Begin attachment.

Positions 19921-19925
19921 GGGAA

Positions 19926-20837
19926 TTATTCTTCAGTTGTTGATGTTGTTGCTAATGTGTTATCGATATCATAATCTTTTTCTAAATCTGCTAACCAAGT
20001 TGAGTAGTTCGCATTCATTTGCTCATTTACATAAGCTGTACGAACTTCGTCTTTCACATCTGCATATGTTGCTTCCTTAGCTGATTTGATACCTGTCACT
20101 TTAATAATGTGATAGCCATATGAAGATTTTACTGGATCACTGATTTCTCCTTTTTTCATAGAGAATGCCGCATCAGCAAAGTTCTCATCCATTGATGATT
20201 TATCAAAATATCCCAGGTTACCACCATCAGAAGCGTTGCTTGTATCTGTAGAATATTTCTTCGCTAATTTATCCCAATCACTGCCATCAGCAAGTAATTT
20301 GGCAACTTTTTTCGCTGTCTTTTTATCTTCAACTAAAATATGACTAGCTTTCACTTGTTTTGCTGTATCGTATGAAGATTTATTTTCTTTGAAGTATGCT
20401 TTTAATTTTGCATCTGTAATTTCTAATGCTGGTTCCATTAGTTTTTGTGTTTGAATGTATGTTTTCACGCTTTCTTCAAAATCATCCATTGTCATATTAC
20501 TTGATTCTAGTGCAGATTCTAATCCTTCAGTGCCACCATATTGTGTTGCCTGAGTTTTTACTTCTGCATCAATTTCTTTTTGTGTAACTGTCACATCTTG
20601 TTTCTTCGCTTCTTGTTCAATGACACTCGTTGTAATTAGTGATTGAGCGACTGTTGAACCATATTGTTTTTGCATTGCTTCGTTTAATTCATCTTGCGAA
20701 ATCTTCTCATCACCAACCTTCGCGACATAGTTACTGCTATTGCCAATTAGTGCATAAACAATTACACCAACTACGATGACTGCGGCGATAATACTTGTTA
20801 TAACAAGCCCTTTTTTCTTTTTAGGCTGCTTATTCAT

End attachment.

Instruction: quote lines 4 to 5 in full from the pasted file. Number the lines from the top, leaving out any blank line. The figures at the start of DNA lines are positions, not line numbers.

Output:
19926 TTATTCTTCAGTTGTTGATGTTGTTGCTAATGTGTTATCGATATCATAATCTTTTTCTAAATCTGCTAACCAAGT
20001 TGAGTAGTTCGCATTCATTTGCTCATTTACATAAGCTGTACGAACTTCGTCTTTCACATCTGCATATGTTGCTTCCTTAGCTGATTTGATACCTGTCACT